communicationspersonal productivity

6 Ways to Keep People Informed Without Calling Another Meeting

Meetings can be an incredible tool to push the mission of your church forward. A well-executed approach to meetings will ensure people focus on the right ideas and issues. However, meetings can drift to places where they actually slow down the mission. Some common problems that I’ve seen creep into churches with too many unfocused meetings are:

  • Rather than focusing on the right issues, they become the place for people to wander from issue to issue.
  • The wrong people can be in the room for the issues at hand … or the right people are sitting through endless conversations about issues that don’t require their input.
  • The inspiration of your team can be tapped out as people sit in useless meetings.
  • Meetings can be never ending, meaning that the people who can last the longest get their way in the organization.

Every meeting should be a place where decisions are made. There needs to be inherent tension in the meeting as people are presented with options that they choose from. The worst type of meeting is “informational” where no decisions are made and people are simply brought up to date on what’s happening in the church. Avoid meetings that are purely informational. Here are six tactics for keeping your team informed without calling a meeting:

  • Regular Email // Write a regular email that is fun and helpful and people will read it. I promise. Make sure that when you send the email it’s packed with information that they will actually want to read. Send it regularly and it will cut out the need to pull together your team to keep them informed. Make sure each email follows the V.I.P. approach:
    • Vision // Remind people why you are doing what you do as a church.
    • Information // Make your emails the way people get the data they need about ministry. If it’s helpful … they will open it!
    • Personal // Don’t write it like you are addressing a mass of people … write it like it’s being sent directly to a friend.
  • Project Management Software // There are many tools that teams can use to track tasks, goals and projects. Some of these solutions are online and designed to be used with teams. Project management software provides a great way for teams to stay up to date on what’s happening without needing to pull everyone together. My favorite tool on this front is Basecamp. It’s not free but it is an easy-to-use tool and scales well as the demands of your team increase.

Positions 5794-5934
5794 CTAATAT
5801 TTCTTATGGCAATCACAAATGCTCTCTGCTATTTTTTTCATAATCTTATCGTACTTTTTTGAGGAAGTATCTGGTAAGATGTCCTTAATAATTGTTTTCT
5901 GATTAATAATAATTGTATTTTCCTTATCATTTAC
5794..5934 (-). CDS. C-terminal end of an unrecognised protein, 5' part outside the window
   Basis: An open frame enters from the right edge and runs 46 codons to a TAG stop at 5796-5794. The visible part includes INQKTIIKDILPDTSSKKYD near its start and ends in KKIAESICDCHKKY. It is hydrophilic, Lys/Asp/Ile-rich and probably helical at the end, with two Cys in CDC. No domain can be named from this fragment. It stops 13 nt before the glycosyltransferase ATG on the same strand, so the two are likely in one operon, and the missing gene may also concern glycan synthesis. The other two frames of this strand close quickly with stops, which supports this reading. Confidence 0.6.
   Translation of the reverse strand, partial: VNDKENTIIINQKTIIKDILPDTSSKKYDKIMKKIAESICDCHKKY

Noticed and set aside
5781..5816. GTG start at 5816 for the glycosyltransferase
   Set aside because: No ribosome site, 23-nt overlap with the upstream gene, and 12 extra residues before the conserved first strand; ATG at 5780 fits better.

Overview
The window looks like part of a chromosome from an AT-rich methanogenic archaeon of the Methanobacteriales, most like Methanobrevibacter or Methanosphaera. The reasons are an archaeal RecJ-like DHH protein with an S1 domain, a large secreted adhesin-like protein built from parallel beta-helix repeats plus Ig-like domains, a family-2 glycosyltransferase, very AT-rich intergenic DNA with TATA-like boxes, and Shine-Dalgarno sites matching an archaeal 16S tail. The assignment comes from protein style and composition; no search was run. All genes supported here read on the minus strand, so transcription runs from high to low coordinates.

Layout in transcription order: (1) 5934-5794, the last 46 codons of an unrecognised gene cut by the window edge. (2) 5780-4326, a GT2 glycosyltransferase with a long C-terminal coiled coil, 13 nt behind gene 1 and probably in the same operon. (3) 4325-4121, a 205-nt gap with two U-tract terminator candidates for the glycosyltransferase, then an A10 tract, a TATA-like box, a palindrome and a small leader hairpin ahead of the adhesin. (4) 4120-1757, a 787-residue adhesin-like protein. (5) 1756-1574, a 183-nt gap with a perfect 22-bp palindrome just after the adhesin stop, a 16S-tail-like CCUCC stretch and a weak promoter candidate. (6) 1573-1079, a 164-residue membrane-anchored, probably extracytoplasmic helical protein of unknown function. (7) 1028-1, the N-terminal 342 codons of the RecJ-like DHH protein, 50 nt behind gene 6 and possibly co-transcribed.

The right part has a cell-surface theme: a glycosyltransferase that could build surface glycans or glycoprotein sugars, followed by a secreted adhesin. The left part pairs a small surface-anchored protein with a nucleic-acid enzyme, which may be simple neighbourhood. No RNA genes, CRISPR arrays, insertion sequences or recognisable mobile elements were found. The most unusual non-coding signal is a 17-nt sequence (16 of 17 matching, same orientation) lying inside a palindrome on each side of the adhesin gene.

• Voice Memo // Another way to connect that’s even more personal is to send a voice memo. You can email them to people and they will hear directly from you. Your smartphone has a voice recorder app installed in it, which makes it easy to record something for your team. You could also use an automated phone service like Phonevite to send the voice memo to people in your community.
  • Private Facebook Group // Almost everyone is on Facebook … rather than fighting it, use it! Invite people to a private discussion group within Facebook where you can post photos, updates on what’s coming up and discussions about what’s happening in your church. Our Family Ministry team communicates with our volunteers through a private Facebook group. It’s a great way to celebrate “wins” and upcoming events at our church.
  • Open Project Documents // Something as simple as a shared Google Doc can be a great place to track what a team is doing. The spreadsheets feature allows you to set notifications, so if information is changed on a range of cells you’ll be sent an email. This is great when you are asking multiple people to pull together disparate pieces of a project.
  • Instant Messaging // For quick check-ins with your team, use an instant message service like Google Hangouts. They allow you to get quick updates on what’s happening and provide the shortest feedback loop possible. A relative newcomer that combines the best of instant messaging and threaded discussions is called Slack. I’ve bumped into a number of teams that swear by it and see it dramatically reducing their dependence on email or meetings. (Sounds like winning combo!)



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Rich Birch
Rich Birch is one of the early multi-site church pioneers in North America. He led the charge in helping The Meeting House in Toronto to become the leading multi-site church in Canada with over 5,000+ people in 18 locations. In addition, he served on the leadership team of Connexus Church in Ontario, a North Point Community Church Strategic Partner. He has also been a part of the lead team at Liquid Church - a 5 location multisite church serving the Manhattan facing suburbs of New Jersey. Liquid is known for it’s innovative approach to outreach and community impact. Rich is passionate about helping churches reach more people, more quickly through excellent execution.His latest book Church Growth Flywheel: 5 Practical Systems to Drive Growth at Your Church is an Amazon bestseller and is design to help your church reach more people in your community.